Lab Alumni

Nathanael Stanek, M.S.dsc02104

M.S. Fordham University
B.S. University of Missouri

The research I began during my MS at Fordham examines diversity among populations of African forest tortoises (Kinixys erosa and K. homeana) throughout their known distributions. The resulting phylogeographic data is being used to understand the evolutionary history of these cryptic tortoises while directing conservation action both in situ and ex situ. I am currently working as a consultant for a turtle conservation NGO.

Amanda in the field

Dr. Amanda Makkay

Ph D Fordham University
MS East Stroudsburg University
BA Felician University

I am currently a Curatorial Fellow at the Bronx Zoo in New York. In Spring 2017, I completed my dissertation research focused on assessing and comparing genetic diversity, in both in situ (wild) and ex situ (captive) snow leopard (Panthera uncia) populations. My hope is that this research may provide a framework for management strategies that include captive and wild populations interested in conservation management, particularly of large carnivores persisting at human-wildlife interfaces. My research interests include investigating progressive ways of managing these populations and mitigating the associated conflict with humans. This is fueled by a concern that in a world where human encroachment and habitat fragmentation are becoming the norm, management strategies must anticipate these effects on predator populations. I received my M.S. in 2010, where I evaluated the efficacy of nonlethal management techniques on the American black bear (Ursus americanus).


Richard Flamio Jr, M.S.

BS/MS Fordham University

I completed a 5-year BS/MS at Fordham University on sunfish hybridization at Fordham’s Calder Research Station in Armonk, New York. While sunfish hybridization is relatively common in freshwater systems across the U.S., the sunfish in our lake rarely hybridize. This system provided us with a special opportunity to pursue questions relating to speciation and species boundaries. I am now a Ph.D. student studying sturgeon genomics at Southern Illinois University, Carbondale.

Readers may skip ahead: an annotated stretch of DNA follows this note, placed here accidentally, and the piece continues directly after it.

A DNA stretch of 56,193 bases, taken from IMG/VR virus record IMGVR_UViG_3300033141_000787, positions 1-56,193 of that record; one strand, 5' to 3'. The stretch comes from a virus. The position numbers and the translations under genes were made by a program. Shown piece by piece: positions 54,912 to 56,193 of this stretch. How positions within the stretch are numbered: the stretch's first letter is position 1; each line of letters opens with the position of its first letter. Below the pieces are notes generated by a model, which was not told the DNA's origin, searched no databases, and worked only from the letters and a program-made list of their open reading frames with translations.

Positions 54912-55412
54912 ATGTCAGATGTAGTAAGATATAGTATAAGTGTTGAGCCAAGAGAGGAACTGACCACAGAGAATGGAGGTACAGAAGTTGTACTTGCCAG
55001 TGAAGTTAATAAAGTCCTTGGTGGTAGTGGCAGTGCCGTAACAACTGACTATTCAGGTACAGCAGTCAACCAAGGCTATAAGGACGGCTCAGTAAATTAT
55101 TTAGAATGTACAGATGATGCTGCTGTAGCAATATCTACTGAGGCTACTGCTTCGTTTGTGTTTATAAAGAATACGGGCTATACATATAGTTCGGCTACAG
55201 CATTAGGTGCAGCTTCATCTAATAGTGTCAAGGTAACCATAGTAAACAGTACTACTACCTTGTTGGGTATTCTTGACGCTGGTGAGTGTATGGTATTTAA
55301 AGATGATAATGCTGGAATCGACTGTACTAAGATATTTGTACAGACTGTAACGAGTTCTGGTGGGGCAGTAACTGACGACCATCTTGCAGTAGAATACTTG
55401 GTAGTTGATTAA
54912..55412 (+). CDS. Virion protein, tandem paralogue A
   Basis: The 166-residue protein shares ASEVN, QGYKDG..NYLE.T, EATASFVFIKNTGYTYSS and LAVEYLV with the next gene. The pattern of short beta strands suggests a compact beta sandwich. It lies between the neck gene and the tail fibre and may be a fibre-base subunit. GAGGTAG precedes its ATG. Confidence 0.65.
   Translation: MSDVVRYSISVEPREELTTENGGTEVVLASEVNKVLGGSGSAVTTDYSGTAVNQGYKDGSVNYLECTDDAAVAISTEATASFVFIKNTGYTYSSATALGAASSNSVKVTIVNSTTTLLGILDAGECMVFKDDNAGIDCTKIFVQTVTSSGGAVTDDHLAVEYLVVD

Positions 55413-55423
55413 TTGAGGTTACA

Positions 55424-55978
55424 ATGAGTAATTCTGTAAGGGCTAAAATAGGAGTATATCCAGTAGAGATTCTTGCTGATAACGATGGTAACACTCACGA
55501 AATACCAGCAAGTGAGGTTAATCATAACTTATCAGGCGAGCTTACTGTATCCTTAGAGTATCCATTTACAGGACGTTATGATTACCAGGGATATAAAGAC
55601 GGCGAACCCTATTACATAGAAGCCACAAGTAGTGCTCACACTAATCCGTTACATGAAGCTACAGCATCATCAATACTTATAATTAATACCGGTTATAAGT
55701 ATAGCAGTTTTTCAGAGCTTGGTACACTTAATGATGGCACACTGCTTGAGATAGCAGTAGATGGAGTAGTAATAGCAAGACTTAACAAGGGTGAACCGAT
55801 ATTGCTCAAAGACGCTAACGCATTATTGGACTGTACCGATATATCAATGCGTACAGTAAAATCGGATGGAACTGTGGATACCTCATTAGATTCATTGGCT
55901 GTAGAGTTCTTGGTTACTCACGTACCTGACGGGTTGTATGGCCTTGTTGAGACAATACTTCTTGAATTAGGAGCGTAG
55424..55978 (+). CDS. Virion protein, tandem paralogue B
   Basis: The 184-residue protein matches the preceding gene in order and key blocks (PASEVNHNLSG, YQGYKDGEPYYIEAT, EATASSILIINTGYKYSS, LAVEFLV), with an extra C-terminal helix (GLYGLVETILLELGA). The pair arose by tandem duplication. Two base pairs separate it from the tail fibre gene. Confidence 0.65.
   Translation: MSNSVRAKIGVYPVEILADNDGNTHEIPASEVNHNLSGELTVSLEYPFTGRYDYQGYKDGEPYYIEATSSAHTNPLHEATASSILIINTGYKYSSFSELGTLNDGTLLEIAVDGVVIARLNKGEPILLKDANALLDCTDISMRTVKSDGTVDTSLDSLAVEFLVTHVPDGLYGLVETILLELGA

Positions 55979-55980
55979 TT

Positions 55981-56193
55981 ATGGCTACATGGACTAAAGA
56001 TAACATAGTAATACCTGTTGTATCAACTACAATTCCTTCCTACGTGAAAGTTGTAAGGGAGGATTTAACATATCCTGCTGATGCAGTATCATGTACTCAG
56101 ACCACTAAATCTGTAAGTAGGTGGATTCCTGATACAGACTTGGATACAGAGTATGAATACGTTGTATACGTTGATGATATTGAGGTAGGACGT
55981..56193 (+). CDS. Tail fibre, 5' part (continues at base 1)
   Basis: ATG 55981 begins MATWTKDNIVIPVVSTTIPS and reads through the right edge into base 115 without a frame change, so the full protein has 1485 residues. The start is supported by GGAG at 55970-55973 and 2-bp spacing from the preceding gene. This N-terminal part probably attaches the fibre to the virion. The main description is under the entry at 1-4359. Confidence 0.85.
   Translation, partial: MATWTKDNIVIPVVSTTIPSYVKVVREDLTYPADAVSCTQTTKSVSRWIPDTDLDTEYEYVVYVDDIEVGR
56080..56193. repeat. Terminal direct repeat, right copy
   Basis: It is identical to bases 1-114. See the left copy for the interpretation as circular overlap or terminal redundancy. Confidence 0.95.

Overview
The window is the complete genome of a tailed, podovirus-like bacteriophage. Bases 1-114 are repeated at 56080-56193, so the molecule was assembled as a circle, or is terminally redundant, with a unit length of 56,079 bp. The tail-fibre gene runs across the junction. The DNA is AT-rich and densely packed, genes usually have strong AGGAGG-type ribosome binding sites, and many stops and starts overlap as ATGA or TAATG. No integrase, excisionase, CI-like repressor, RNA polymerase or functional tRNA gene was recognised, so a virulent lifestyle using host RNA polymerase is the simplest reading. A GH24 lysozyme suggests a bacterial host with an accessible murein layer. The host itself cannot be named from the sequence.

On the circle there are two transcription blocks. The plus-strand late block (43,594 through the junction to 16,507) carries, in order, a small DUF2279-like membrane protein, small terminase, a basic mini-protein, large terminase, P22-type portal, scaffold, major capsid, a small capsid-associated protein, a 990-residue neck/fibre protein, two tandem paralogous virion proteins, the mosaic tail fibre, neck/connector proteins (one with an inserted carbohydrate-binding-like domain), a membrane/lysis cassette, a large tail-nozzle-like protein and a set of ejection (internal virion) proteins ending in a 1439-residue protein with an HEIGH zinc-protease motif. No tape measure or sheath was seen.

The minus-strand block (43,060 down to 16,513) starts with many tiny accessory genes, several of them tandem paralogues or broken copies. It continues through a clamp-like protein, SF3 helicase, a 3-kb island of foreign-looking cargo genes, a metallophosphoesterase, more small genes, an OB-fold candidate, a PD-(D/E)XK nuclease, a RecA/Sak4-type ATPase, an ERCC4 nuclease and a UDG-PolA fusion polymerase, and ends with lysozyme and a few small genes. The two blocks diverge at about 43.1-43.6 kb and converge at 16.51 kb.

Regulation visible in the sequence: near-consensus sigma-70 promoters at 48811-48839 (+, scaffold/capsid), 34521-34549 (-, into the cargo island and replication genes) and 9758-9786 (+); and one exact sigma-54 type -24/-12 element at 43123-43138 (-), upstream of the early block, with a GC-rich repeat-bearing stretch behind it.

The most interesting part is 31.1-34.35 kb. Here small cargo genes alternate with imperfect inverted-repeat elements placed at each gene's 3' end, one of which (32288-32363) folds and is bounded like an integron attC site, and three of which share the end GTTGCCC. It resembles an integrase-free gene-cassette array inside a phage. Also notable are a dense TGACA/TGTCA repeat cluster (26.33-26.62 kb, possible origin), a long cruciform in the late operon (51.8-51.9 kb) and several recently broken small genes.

As an undergraduate at Fordham, I studied female dominance hierarchy in a group of silvery lutungs (Trachypithecus cristatus) at the Bronx Zoo. I have also studied double-crested cormorants (Phalacrocorax auritus) and their effects on fisheries in NY Harbor and Barnegat Bay, NJ. I am interested in the intersection between genetics, ecology, and behavior.

Museum_monitor_skull_2015Dr. Stephanie Dowell

I defended my doctoral dissertation on the phylogenetic analysis of Nile Monitor lizards (Varanus niloticus), a commercially exploited species native to sub-Saharan Africa. I also examined the introduced Nile monitor populations in Florida with the goal of genetically sourcing these populations and using species distribution modeling (SDM) to predict their potential spread in the United States. I am currently a geneticist with the U.S. Fish and Wildlife Service.


Christina and chipmunk in TahoeDr. Christina Frare

I defended my doctoral dissertation on the temporal genetic analysis and sporadic hybridization of chipmunks (Genus Neotamias) in the Lake Tahoe Basin. I am currently faculty at Ithaca College.






corey in forestCorey Anco, M.S.

I completed my master’s thesis focusing on phylogeopraphy and distribution modeling of the African leopard (Panthera pardus). I am now an assistant curator at the Natural History Museum in Cody Wyoming.







IMG_1136Seth Cunningham, M.S.

I completed my master’s thesis focusing on comparative phylogeography and ecological niche modeling of Crocodylus suchus, a recently identified lineage in the Nile crocodile species complex (Hekkala et al. 2011). I am interested in conservation genetics and sustainable management of African wildlife.





andrea sittingAndrea Aplasca, M.S.

Completed a Master’s thesis focusing on island biogeography and genetics of the Allan Cays Blue Iguana. Currently pursuing her DVM at the Cornell University College of Veterinary Medicine.